Judge Dennis Prince bravely went on a ride along as the DVD Verdict officials carried out a sting operation to capture and prosecute DVD renters with past due accounts.
Our reviews of Cops: Bad Girls (published April 15th, 2004), Cops: Caught In The Act (published April 15th, 2004), Cops: Shots Fired (published April 15th, 2004), and COPS: Wildest Chases (published October 20th, 2015) are also available.
Bad boys, bad boys, what'cha gonna do?
No matter what your take on "reality TV" might be, here is the one show that raised the bar to its highest level, only to cause imitators and also-rans to lazily scurry underneath it. COPS was launched in March 1989 on the heels of a five-month writer's strike. Serving as an experimental original program from the emerging Fox Channel, the show was absolutely startling for its time, providing everyday viewers an in-the-face opportunity to ride along with the brave men and women in blue. These police officers' bravery, mind you, is not to be taken for granted, the hand-held cameras capturing the sort of unprecedented peril that would assault the senses of most of us but which actually serves to emote fast thinking and daring intervention on the officers' part. Working on the viewer's consciousness to effect a "what would I do" pondering, the show was immediately embraced by the Saturday night viewership and has proven its popularity as we're now looking at this 20-year anniversary DVD release. Given that the tone of the program was to press the onus of response upon the criminals and various miscreants encountered ("Bad boys, bad boys, what'cha gonna do? What'cha gonna do when they come for you?), the show further aligned itself with a viewership of potential victims and provided a weekly dose of justice served on their behalf. Criminals, too, were watching, seeing the stupidity of the offenses wagered and, hopefully, they recognized that the police officers across the nation are largely unrelenting in their pursuit of those with ill intentions.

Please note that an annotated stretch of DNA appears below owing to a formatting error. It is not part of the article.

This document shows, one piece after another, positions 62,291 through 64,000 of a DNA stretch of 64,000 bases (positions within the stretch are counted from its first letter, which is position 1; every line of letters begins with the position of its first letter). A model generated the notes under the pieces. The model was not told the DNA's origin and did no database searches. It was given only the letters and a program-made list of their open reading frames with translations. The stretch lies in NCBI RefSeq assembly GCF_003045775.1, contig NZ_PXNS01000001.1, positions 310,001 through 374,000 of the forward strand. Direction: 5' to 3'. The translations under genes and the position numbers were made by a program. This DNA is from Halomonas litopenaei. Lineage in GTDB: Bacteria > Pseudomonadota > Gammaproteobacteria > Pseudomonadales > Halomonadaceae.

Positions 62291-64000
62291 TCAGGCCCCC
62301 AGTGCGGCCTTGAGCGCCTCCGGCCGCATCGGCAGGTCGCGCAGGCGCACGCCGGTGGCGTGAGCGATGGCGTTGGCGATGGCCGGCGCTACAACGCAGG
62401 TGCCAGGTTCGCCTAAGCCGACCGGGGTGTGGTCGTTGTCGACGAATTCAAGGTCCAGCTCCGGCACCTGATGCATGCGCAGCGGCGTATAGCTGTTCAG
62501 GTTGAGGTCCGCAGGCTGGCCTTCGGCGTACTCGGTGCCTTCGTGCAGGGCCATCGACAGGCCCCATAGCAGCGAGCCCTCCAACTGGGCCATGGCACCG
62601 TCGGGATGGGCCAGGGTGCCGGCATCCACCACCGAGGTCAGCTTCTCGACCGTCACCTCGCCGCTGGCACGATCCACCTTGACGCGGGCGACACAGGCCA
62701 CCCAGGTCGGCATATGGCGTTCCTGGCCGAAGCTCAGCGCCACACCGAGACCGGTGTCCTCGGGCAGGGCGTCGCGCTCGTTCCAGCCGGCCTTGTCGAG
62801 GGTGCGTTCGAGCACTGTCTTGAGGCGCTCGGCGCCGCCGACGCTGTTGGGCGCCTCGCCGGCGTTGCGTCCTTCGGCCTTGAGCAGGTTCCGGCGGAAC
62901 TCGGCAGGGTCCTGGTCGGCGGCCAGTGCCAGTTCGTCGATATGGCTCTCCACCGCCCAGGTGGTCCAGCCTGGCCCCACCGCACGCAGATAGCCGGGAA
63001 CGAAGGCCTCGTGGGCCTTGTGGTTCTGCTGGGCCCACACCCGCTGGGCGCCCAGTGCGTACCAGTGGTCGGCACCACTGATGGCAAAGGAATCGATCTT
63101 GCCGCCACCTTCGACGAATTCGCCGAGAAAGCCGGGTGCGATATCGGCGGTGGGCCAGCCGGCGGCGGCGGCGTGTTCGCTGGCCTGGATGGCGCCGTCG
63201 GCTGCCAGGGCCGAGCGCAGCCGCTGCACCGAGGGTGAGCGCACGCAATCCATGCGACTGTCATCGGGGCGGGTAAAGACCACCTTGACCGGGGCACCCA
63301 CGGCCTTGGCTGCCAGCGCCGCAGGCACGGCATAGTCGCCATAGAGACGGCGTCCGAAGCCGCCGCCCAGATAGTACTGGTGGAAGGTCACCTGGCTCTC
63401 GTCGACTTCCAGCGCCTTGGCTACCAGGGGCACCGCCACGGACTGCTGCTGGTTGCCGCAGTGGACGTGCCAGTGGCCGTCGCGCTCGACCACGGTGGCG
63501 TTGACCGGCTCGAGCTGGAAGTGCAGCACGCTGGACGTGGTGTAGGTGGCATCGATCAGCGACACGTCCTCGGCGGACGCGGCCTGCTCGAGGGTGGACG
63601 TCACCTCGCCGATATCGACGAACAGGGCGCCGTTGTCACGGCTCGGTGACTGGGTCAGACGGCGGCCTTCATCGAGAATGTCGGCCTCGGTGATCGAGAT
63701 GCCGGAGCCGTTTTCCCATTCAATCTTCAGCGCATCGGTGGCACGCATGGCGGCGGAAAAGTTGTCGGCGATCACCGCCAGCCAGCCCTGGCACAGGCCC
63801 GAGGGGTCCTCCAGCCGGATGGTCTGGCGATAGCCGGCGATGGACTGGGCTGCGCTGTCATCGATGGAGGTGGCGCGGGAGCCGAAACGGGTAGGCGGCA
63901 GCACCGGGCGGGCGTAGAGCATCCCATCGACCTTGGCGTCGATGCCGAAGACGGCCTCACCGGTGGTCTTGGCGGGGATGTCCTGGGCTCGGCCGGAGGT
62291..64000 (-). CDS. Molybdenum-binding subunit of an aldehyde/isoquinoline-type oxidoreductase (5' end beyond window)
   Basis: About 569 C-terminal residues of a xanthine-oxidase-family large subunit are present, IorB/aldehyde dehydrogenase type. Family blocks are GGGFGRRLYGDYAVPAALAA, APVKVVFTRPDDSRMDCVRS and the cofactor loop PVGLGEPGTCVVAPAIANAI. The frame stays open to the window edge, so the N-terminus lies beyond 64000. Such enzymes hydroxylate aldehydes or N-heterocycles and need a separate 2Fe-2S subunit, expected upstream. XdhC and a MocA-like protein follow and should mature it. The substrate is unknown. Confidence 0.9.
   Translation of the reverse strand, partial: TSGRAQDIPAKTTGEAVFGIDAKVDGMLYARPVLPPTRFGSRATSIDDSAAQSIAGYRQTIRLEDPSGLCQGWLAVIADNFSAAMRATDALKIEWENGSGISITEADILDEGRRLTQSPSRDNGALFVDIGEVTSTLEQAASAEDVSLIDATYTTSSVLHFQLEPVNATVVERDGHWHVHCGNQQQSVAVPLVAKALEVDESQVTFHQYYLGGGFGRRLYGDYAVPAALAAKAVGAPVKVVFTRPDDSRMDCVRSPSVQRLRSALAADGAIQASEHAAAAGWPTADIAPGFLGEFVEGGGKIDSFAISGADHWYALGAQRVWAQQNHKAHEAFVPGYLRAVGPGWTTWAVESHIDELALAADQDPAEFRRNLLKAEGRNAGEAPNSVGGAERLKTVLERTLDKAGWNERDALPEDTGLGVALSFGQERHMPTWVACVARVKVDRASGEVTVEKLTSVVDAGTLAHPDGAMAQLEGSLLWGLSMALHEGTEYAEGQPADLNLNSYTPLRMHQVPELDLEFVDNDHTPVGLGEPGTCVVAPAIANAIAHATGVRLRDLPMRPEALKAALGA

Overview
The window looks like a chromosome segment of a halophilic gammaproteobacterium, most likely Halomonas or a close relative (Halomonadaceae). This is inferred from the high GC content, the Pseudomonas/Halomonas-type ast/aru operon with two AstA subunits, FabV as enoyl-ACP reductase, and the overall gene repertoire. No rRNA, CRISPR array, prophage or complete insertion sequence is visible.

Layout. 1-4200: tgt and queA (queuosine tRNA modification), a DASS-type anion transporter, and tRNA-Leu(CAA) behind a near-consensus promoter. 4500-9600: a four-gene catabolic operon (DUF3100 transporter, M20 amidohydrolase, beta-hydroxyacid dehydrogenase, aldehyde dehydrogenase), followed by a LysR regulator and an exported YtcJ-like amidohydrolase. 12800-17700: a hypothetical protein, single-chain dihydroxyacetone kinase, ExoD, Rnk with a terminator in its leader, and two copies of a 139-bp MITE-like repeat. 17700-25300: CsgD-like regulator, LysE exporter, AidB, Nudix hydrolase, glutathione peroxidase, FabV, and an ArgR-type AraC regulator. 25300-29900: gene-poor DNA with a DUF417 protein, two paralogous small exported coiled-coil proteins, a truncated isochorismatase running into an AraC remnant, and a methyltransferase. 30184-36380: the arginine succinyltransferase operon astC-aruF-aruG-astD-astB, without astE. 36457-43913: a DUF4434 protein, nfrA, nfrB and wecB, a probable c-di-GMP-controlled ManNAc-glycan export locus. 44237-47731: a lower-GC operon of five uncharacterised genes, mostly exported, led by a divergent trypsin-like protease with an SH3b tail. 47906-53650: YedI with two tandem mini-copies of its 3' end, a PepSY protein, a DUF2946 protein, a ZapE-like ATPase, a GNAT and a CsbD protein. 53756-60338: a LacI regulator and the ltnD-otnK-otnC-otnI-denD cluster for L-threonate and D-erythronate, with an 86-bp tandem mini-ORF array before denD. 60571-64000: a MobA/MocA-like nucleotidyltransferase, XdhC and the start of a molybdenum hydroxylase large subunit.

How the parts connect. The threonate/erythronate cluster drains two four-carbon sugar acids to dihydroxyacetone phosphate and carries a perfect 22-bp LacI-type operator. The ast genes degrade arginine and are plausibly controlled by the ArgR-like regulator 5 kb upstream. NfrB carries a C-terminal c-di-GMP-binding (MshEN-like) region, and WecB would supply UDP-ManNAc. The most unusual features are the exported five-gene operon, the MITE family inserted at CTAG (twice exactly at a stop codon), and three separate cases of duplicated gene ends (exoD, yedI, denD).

This two-disc release serves as a perfect "COPS primer," providing a condensed look back at two decades of visceral verite that is nearly impossible to turn off once you've begun watching it. Disc One begins with the COPS: 20th Season Special episode, originally aired in September 2007. Taking a well deserved bow for its previous 19 years, this show serves as a 45-minute highlight reel neatly organized under various themes such as "Resisting Arrest," "Under the Influence," and "Crimes of Passion." Excerpts are identified by the season in which they originally appeared and they run rapid fire, each about three minutes in length. While you won't find the depth of narrative of the encounters and investigations that air in the weekly episodes, you'll find enough human drama—and destitution—to keep you riveted. After this, you'll find two regular episodes, the pilot episode from 1989 and a 2005 episode, "Las Vegas Heat." These two full-length episodes (about 45 minutes each) are accompanied by optional audio commentary from executive producer John Langley, joined by former Fox Channel executive Stephen Chao and real life featured officers, Nick Navarro and Jerry Wurms. All content here is presented in its original 1.33:1 full frame aspect ratio and the video quality is generally good, not by fault to the disc mastering but, rather, due to the extreme situations in which it is captured, week in and week out. Audio is presented in the original Dolby Digital 2.0 Stereo, again affected in clarity as a result of the unpredictable situations in which it is captured. Extras on this disc include a fun Parodies and Tributes featurette, comprised of 15 minutes of notable spoofs and mentions elsewhere within film and television. Famous Fans Favorites looks at notable personalities including actor Chris O'Donnell and director Richard Donner as they describe what they like most about the series.